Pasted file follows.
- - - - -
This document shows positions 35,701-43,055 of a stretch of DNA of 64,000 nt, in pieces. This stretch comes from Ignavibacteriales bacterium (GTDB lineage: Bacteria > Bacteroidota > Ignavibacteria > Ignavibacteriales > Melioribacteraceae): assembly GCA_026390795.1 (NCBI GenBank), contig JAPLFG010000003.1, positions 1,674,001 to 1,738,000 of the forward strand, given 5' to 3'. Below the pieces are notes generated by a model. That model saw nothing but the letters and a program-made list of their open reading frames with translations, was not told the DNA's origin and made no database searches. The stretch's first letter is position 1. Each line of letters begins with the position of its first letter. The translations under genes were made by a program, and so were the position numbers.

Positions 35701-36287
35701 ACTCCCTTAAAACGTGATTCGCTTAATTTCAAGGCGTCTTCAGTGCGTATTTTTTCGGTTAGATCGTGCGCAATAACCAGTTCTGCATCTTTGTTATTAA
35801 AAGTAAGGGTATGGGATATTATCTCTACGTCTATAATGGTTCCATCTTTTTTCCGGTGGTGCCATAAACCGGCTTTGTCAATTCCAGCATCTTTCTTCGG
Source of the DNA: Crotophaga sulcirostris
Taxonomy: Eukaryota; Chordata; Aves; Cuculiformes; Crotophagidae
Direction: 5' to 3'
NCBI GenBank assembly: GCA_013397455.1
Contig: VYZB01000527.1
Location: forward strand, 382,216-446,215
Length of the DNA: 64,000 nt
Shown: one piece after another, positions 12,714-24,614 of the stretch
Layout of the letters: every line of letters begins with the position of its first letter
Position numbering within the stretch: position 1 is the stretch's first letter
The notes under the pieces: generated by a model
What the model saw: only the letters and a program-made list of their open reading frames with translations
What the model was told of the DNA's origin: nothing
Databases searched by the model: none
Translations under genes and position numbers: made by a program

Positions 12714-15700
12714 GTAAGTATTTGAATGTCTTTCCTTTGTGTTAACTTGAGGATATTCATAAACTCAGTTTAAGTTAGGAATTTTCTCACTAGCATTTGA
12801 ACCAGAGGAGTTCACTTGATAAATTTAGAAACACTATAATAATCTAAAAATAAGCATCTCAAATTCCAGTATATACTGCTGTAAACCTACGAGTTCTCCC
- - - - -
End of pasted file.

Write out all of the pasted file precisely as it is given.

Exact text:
This document shows positions 35,701-43,055 of a stretch of DNA of 64,000 nt, in pieces. This stretch comes from Ignavibacteriales bacterium (GTDB lineage: Bacteria > Bacteroidota > Ignavibacteria > Ignavibacteriales > Melioribacteraceae): assembly GCA_026390795.1 (NCBI GenBank), contig JAPLFG010000003.1, positions 1,674,001 to 1,738,000 of the forward strand, given 5' to 3'. Below the pieces are notes generated by a model. That model saw nothing but the letters and a program-made list of their open reading frames with translations, was not told the DNA's origin and made no database searches. The stretch's first letter is position 1. Each line of letters begins with the position of its first letter. The translations under genes were made by a program, and so were the position numbers.

Positions 35701-36287
35701 ACTCCCTTAAAACGTGATTCGCTTAATTTCAAGGCGTCTTCAGTGCGTATTTTTTCGGTTAGATCGTGCGCAATAACCAGTTCTGCATCTTTGTTATTAA
35801 AAGTAAGGGTATGGGATATTATCTCTACGTCTATAATGGTTCCATCTTTTTTCCGGTGGTGCCATAAACCGGCTTTGTCAATTCCAGCATCTTTCTTCGG
Source of the DNA: Crotophaga sulcirostris
Taxonomy: Eukaryota; Chordata; Aves; Cuculiformes; Crotophagidae
Direction: 5' to 3'
NCBI GenBank assembly: GCA_013397455.1
Contig: VYZB01000527.1
Location: forward strand, 382,216-446,215
Length of the DNA: 64,000 nt
Shown: one piece after another, positions 12,714-24,614 of the stretch
Layout of the letters: every line of letters begins with the position of its first letter
Position numbering within the stretch: position 1 is the stretch's first letter
The notes under the pieces: generated by a model
What the model saw: only the letters and a program-made list of their open reading frames with translations
What the model was told of the DNA's origin: nothing
Databases searched by the model: none
Translations under genes and position numbers: made by a program

Positions 12714-15700
12714 GTAAGTATTTGAATGTCTTTCCTTTGTGTTAACTTGAGGATATTCATAAACTCAGTTTAAGTTAGGAATTTTCTCACTAGCATTTGA
12801 ACCAGAGGAGTTCACTTGATAAATTTAGAAACACTATAATAATCTAAAAATAAGCATCTCAAATTCCAGTATATACTGCTGTAAACCTACGAGTTCTCCC